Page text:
Alabama’s new District 2 is offering a choice this year between a D.C. insider and a political newcomer. Democrat Shomari Figures and Republican Caroleene Dobson won their respective parties’ nominations in the April 16 runoff, and will face off in the Nov. 5 general election.

Dobson is the new face and potential spoiler. After much legal back-and-forth over redistricting, a three-judge panel determined that a second “Black” district was required. District 2 was drawn for that purpose. How ironic would it be if this district ended up being represented by a white woman?

Dobson’s background is far from political. A real-estate attorney descended from five generations of Alabama farmers, Dobson deems Alabama’s agriculture and environment of huge importance, which is why she is a member of the Alabama Forestry Commission and serves on the Board of the Southeastern Livestock Exposition. Dobson’s profile is “person of the people,” and “daughter of the land,” a fact that may play well with Alabamians disaffected by swampy elites.

That is where Figures, Dobson’s opponent, stands out. The son of two former state senators, Figures is a known national commodity who also has local name recognition, two things which will serve him well. Figures even served as Attorney General Merrick Garland’s deputy chief of staff. (Yes, that Merrick Garland, who is helping to engineer lawsuits against former President and presumptive GOP Nominee Donald Trump, as well as the prosecution of the alleged J6 insurrectionists and Catholics who oppose abortion.)

But those inner connections may also come back to bite Figures. Alabama’s distrust of the federal government and institutions is at an all-time high. This distrust was furthered in testimony before the Select Subcommittee on the Coronavirus Pandemic on May 22, when we learned that former-NIH Director Dr. Anthony Fauci directed his lieutenant, Dr. David Morens, to use personal email to avoid FOIA requests on Fauci’s handling of COVID, burying records to hide from public scrutiny and accountability. It’s also furthered when Alabamians see innocent citizens who are simply defending their families or praying in front of abortion clinics getting arrested and receiving harsh sentences, or alleged J6 trespassers being denied due process.

Americans, and especially Alabamians, find all this disgraceful and more than distasteful. So, as a former representative of the Deep State, Figures is immediately at a disadvantage. If Dobson can tie him to his former boss and these adversarial actions by government, she may have a fighting chance in this election.

This fight matters for both parties. The Republican House majority is fractured and hangs by a thread, while Democrats are chomping at the bit to add to their numbers. District 2 is the magic key both need. Thus, both candidates are finding support beyond their district.

For Dobson, some of that support recently came from Judy Barlow of the Eastern Shore Republican Women’s Club, housed in District 1:

Although Baldwin County is in district one, ESRW president Judy Barlow said she wanted Dobson to speak in the neighboring district so people in the area could get to know her.

‘We need more attitudes of faithful stewardship in Washington, D.C.,’ Dobson said. …

[Dobson] encouraged all citizens to get involved in the race by helping spread the word. She said it would take a statewide effort.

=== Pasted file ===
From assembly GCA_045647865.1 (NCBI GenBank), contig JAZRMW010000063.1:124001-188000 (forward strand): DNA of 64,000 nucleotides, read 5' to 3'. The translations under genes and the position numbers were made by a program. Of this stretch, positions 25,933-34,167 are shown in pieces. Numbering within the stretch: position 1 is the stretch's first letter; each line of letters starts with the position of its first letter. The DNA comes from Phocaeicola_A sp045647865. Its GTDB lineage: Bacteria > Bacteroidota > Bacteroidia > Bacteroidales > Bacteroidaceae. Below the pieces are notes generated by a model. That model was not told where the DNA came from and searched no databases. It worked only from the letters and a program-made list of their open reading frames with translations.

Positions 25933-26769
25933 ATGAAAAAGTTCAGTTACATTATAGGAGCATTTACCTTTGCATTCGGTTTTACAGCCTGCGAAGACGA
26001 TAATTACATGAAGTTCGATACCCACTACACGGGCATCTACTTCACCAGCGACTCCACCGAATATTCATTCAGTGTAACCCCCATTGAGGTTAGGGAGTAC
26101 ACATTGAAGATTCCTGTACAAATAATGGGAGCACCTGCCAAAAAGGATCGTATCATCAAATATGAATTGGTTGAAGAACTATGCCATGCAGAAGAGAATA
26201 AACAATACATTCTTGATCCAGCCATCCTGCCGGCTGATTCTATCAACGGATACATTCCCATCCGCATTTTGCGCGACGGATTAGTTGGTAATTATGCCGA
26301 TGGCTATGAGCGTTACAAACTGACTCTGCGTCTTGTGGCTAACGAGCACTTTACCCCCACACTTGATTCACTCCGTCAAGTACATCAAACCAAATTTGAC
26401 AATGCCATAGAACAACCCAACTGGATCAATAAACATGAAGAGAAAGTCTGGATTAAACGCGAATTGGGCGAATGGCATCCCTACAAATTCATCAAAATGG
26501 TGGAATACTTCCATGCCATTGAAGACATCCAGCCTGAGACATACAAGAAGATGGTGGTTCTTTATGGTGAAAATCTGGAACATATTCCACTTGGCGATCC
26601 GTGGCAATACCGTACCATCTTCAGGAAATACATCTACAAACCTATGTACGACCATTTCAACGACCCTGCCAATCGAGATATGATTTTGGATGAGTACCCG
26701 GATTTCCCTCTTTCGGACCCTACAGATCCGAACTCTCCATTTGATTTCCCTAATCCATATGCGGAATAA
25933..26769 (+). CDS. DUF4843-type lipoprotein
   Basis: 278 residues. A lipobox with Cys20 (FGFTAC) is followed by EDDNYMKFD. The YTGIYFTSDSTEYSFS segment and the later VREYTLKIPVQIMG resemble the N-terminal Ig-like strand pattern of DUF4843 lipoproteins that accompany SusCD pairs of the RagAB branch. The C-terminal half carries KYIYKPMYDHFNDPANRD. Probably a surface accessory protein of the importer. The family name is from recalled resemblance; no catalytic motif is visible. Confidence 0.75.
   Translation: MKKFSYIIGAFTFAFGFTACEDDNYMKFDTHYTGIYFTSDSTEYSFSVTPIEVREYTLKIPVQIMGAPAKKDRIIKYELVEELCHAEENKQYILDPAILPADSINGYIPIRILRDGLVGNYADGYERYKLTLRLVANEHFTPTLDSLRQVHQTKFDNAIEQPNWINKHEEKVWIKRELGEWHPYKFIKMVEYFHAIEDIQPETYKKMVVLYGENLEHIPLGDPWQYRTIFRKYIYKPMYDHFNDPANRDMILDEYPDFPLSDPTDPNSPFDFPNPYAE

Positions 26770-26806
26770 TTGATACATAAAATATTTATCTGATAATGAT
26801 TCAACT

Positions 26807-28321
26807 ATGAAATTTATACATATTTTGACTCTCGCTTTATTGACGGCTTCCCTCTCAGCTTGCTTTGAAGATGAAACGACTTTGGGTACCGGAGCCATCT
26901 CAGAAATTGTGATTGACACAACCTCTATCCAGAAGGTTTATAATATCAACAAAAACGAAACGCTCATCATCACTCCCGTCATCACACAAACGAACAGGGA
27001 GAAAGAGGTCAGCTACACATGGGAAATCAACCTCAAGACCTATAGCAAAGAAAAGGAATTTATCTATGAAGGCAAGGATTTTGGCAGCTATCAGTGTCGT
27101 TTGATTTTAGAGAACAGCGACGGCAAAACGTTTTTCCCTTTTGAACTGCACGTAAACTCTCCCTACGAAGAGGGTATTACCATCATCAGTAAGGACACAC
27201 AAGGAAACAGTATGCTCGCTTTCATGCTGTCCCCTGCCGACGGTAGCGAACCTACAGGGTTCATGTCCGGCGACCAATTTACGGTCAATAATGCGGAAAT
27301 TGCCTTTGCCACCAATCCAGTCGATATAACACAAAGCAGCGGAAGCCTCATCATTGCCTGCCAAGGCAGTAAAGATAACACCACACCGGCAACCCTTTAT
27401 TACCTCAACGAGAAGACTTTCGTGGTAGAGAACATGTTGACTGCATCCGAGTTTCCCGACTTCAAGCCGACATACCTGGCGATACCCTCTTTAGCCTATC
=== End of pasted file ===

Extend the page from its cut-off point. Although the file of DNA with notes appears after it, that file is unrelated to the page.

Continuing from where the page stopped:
‘This seat is winnable, but it is going to be a hard battle,’ she said. ‘The Democrats are going to throw everything they’ve got at this seat, so I need your help.’

Dobson also received the endorsement of New York Rep. and GOP Conference Chair Elise Stefanik’s E-PAC, which was pivotal in flipping House seats in 2020 and 2022. Stefanik’s reputation and the juice behind her PAC could help get Dobson over many hurdles.

Figures, meanwhile, is proving his worth to Democrats, playing up the union and race cards. He appeared on Al Sharpton’s MSNBC program, condemning the Alabama Legislature for their recent passage of a bill clawing back incentives from businesses who approve a union before employees have a chance to vote.

‘[I] think what this really showed us here in the state of Alabama, in particular, where during this organizing campaign state legislators — a new law being implemented here in the state of Alabama went so far as to disincentivize companies voluntarily acknowledging unions,’ Figures said. ‘It really highlighted the fact that we have to do everything to protect the right of workers to organize when they so choose.’

Trump is a "throwback to an era" in Alabama that people do not want to return to,” Figures added.

Dobson, on the other hand, is a strong backer of Trump and feels that America needs him back in the White House.

Although Dobson is a fresh face, she also comes off as authentic, personable, and credible in an era where Americans are weary of posturing and canned speeches. But don’t discount posturing or that stamp of “national expertise” that comes from Figures. There is still a contingent of voters who deem such expertise more important than constitutional liberties.

In today’s political climate, both candidates are going to need God’s speed … and lots of funding.

Jennifer Oliver O'Connell, As the Girl Turns, is an investigative journalist, author, opinion analyst, and contributor to 1819 News, Redstate, and other publications. Jennifer writes on Politics and Pop Culture, with occasional detours into Reinvention, Yoga, and Food. You can read more about Jennifer's world at her As the Girl Turns website. You can also follow her on Facebook, Twitter, and Telegram.

The views and opinions expressed here are those of the author and do not necessarily reflect the policy or position of 1819 News. To comment, please send an email with your name and contact information to

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